27 Beautiful Norwegian Flowers (With Pictures)

Norway is a wonderful country with gorgeous mountain ranges, plenty of natural beauty to take in, and fascinating cultural traditions. If you want to get some of these lovely species in your life, you can give the plants the nurturing they require.

The great thing about Norwegian flowers is plenty to choose from, including wild species, hybrids, and perennials.

Unfortunately, figuring out which blossoms to learn about or even purchase for yourself can be a tedious process. No one wants to spend hours researching plants only to find themselves too overwhelmed to act!

We’re trying to prevent this information overload by displaying concisely written sections about different flowers. The following article has Norwegian plants aplenty to help you decide which to look after. We’ve thoroughly searched for the facts we’ve included below, so we hope you find them helpful!

Even if you just want to look at some pretty pictures, we recommend you scroll down and gaze at the ones we’ve included. Read on!

Alpine Draba/Gullrublom ()

Draba Alpina

As the name suggests, the Alpine Draba/ Gullrublom (Draba Alpina) thrives in wooded areas and survives in shaded spots. This wildflower produces delicate light yellow petals on a fluffy stem and can thrive in pretty wet conditions. 

Dovre Draba/Doverublom (Draba Dovrensis)

Draba Dovrensis

The Dovre Draba/ Doverublom (Draba dovrensis) is a wildflower with a long stalk that produces white petal clusters. To care for this plant, we advise you to put it in a mossy area and make sure you moderately water it so that it produces its long green foliage.

Hoary Whitlow-Grass/Lodnerublom (Draba Incana) 

Hoary Whitlow-GrassLodnerublom (Draba Incana) 

The Hoary Whitlow-Grass/ Lodnerublom (Draba incana) has spiky staggered leaves that reach its fluffy stem. At the top of the stalk is a little collection of white flowers with yellow centers, which add a vibrant sunny element to any Norwegian wild setting.

Alpine Bitter-Cress (Cardamine Bellidifolia) 

Cardamine Bellidifolia

If you’re searching for a plant that will suit a rockery in a cold climate, the Alpine Bitter-Cress (Cardamine bellidifolia) is a perfect option because it can nestle itself into small complex spaces. This species grows shiny rounded leaves, which sit between white four-petaled tiny flowers.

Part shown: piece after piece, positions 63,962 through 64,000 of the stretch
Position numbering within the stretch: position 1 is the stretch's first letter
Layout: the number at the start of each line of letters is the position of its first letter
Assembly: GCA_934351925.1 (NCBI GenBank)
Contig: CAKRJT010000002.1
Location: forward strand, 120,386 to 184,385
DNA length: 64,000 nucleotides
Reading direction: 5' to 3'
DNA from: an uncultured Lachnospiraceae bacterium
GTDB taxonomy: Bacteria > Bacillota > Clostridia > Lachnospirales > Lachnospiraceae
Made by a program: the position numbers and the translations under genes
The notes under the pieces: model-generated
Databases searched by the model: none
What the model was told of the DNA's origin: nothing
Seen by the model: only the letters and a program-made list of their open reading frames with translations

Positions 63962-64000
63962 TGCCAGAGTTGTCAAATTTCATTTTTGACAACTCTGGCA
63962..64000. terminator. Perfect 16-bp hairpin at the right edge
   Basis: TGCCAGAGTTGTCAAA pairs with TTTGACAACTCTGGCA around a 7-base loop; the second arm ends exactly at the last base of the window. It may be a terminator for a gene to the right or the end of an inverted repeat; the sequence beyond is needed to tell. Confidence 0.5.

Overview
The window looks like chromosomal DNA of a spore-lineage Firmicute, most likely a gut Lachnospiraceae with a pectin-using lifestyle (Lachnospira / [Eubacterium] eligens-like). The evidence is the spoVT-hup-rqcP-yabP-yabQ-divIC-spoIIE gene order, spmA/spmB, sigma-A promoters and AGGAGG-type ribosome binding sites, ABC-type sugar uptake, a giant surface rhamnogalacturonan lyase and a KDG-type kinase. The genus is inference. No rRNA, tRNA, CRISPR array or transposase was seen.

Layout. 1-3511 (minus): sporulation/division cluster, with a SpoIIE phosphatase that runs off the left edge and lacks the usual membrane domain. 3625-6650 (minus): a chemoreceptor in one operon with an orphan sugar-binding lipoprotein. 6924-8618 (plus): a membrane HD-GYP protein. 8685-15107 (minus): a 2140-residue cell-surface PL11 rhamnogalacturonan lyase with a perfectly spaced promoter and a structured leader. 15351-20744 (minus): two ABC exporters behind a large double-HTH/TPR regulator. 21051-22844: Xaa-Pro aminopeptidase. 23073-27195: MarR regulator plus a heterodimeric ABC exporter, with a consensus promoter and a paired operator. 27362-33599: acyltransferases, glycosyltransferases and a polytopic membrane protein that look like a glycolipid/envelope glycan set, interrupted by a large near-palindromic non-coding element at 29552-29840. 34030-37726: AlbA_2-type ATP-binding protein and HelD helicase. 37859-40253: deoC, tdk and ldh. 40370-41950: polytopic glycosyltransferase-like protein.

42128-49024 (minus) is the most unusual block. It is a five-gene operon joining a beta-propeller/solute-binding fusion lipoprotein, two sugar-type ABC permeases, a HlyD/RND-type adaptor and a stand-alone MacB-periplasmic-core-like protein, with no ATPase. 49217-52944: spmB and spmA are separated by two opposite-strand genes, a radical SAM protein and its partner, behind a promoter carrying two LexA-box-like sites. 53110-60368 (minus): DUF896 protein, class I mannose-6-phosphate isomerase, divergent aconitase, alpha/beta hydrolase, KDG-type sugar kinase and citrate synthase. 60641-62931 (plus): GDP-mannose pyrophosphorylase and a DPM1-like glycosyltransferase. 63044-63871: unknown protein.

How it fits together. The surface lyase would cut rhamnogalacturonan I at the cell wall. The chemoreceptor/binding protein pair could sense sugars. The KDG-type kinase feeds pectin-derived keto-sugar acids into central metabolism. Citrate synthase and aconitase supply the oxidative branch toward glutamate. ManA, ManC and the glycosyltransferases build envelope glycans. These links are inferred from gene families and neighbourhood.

Alpine Rock-Cress

Alpine Rock-Cress

Like many wildflowers native to Norway, the Alpine Rock-Cress produces delicate white flowers with a few petals to each one. The leaves on this hardy plant have little spiky bits on them to help prevent predators from munching on them when they’re hungry.

Alpine Catchfly (Silene Suecica)

Silene Suecica

The Alpine Catchfly (Silene suecica) is ideal for those looking for a color pop in their landscaping because it has pretty pink blossoms. The flowers poke above an adorably messy foliage pattern, which can survive in rocky and well-draining soil.

Alpine Mouse-ear Chickweed (Cerastium Alpinum)

Cerastium Alpinum

As the adorable name suggests, this plant’s flowers resemble little mouse ears because they have a curving and slightly long shape. To care for this plant properly, we recommend placing it in between some small boulders as it will work its way into the cracks and easily take hold here.

Bog Stitchwort/Teesdale Sandwort 

Teesdale Sandwort 

The Bog Stitchwort/ Teesdale Sandwort has dark brown spiky stems, which hold tiny white flowers that face the sunlight. Ideal for placing in an area where you’re struggling to grow anything, these plants are super hardy and can thrive in highly rocky conditions.

Tundra Sandwort (Arenaria Pseudofrigida) 

Tundra Sandwort

The Tundra Sandwort (Arenaria pseudofrigida) has pretty flowers with five rounded petals and golden yellow centers. This plant is perfect if you’re looking for a bit of space filler, as the bushy foliage will creep and cover a rockery well.

Fringed Pink (Dianthus Superbus) 

Dianthus Superbus

The Fringed Pink (Dianthus superbus) has scraggly purple petals, creating scruffy blossoms that sit atop thin green stems. An additional advantage to getting this plant is it will tolerate being placed in a partially shaded spot.

Iceland Poppy (Papaver Nudicaule) 

Papaver Nudicaule

The Iceland Poppy (Papaver nudicaule) is a white flower commonly associated with Remembrance Day and produces eye-catching seed pods. This particular subspecies can survive in harsh, windswept, and mountainous conditions, which means you can enjoy their snowy-colored petals year-round.

Lappland Rosebay/Lapprose (Rhododendron lapponicum) 

Rhododendron lapponicum

The Lappland Rosebay (Rhododendron lapponicum) has distinctive white spotted dark green leaves, which poke out from damp soil. In addition, it produces frilly purple flowers ideal for those that want a color pop in their typically prone to wet weather landscape.

Hairy Stonecrop (Sedum Villosum) 

Hairy Stonecrop

The funky-sounding Hairy Stonecrop (Sedum villosum) has short fluffy bits covering its puffy leaves and stems, giving it its name. As if that wasn’t adorable enough, the white flowers and pink buds that these tiny species grow are a charming yet hardy addition to any suitable environment.